What are you goals for this product? to make a steady extra income level, or to support yourself on the profits?

Are you interested in finding the investment capitol to found a company and manufacture the product?

Are you an excelent sales person with an engaging personality that makes it impossible to say no too?

Answer these and I should beable to give you more.

i ignored this initially. prefer responding to registered members. but will advise you to do a search for forum threads on this. there are some long, informative threads which probably give you more advice and food for thought than you expect.

without a doubt, have a business plan.

i’m currently working for a start-up that began pretty much with a guy’s patent. i helped do some of the initial design work by creating some sketches and foam models for him to show investors. a working prototype helps too. Paco Underhill wrote a book called “Why we buy, The Science of Shopping”. From a packaging perspective, he mentions that if people have the ability to remove a product from its packaging to hold and touch the product, they’re more likely to buy it. being able to physically grasp the product communicates volumes and can really help make a sale than if you had only a pretty picture, or much less just words.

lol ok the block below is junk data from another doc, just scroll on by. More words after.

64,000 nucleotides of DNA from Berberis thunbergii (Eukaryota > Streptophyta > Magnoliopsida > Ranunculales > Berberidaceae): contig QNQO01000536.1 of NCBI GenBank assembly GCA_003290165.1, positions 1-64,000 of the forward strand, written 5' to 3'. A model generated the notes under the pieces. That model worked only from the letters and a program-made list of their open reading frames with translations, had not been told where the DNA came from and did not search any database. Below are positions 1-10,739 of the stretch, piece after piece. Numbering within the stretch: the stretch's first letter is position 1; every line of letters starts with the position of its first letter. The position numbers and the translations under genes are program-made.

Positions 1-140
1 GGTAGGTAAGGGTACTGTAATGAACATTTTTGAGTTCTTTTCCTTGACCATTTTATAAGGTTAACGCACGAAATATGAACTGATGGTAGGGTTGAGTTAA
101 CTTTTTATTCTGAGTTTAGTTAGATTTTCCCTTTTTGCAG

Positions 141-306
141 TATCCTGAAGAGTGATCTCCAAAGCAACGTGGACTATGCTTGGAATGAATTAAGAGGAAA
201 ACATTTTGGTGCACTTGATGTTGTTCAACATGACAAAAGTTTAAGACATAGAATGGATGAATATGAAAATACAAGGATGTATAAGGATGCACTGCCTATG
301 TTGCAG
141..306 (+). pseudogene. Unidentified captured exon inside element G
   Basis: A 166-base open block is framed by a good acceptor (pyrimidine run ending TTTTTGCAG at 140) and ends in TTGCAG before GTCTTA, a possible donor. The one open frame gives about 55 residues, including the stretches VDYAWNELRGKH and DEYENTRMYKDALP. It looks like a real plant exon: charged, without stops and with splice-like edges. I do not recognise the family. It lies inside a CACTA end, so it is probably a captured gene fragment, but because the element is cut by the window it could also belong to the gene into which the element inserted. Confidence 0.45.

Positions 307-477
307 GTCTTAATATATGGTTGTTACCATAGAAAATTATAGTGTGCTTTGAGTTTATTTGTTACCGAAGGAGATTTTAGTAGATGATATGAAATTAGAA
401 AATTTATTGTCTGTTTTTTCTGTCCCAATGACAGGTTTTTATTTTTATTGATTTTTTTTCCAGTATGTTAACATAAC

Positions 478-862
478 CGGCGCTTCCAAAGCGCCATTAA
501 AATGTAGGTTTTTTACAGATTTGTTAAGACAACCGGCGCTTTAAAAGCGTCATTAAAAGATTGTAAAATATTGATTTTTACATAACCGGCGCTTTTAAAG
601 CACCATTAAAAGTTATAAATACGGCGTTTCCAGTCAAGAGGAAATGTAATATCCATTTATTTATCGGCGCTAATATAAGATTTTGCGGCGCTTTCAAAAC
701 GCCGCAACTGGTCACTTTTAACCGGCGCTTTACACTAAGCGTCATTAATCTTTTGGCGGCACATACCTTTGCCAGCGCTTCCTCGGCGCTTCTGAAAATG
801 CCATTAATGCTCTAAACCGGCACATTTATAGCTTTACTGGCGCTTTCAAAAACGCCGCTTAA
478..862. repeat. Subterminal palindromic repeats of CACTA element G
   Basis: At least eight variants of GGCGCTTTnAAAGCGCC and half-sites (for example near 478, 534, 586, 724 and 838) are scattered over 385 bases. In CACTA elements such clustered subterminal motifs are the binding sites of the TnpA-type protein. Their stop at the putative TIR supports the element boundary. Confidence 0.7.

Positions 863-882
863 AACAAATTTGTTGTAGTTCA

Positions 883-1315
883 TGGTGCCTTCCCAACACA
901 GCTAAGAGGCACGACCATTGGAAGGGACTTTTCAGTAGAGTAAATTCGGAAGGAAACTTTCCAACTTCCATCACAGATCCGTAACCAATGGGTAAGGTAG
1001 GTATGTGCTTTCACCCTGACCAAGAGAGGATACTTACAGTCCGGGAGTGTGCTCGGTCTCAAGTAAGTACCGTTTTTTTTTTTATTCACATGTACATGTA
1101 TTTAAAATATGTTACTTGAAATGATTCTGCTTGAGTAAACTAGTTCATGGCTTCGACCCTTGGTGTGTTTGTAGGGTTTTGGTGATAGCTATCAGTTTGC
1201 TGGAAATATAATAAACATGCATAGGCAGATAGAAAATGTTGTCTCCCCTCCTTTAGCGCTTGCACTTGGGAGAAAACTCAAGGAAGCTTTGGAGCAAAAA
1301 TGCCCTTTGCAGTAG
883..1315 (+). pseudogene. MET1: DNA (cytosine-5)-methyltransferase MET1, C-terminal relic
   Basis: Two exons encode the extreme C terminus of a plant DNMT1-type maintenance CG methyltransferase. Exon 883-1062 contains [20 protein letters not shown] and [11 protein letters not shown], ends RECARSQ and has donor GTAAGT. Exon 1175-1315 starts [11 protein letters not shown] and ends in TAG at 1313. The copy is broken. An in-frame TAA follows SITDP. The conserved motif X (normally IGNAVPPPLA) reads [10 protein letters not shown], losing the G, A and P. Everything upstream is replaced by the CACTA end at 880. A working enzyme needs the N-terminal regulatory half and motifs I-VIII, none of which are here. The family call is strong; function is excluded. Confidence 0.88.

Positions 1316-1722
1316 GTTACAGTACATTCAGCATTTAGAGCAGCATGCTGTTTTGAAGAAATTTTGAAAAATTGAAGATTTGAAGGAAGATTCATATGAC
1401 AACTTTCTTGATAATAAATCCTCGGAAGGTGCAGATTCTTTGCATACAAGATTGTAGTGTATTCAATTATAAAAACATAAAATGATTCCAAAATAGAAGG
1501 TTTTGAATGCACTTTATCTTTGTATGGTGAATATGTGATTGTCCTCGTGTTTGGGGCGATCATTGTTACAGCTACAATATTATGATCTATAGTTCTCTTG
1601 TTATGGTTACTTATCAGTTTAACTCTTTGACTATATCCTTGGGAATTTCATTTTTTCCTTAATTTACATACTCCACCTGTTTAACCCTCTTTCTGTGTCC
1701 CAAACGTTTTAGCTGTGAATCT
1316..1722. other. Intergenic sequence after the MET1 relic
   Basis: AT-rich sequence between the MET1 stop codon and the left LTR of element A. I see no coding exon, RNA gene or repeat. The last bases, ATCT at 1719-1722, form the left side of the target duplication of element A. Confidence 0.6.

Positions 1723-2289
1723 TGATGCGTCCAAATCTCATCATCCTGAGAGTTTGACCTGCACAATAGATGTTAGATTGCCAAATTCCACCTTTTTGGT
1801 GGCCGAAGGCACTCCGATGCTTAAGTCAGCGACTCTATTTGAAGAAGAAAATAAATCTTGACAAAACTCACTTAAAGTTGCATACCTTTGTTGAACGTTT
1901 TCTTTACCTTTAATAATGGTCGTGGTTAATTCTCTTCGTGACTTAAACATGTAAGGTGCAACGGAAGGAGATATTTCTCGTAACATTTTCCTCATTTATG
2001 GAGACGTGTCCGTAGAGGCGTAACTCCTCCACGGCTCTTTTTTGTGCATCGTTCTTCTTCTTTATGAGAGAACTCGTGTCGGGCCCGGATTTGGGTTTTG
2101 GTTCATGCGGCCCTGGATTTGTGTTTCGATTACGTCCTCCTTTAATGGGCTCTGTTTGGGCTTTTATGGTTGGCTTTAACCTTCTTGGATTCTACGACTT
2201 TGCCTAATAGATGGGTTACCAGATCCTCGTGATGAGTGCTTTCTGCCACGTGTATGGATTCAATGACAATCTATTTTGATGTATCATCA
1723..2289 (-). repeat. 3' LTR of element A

TWO very long years after meeting this guy, an investor finally came along and helped us acquire office space, 9 employees and one of 3 Stratasys machines in Florida to help make prototypes.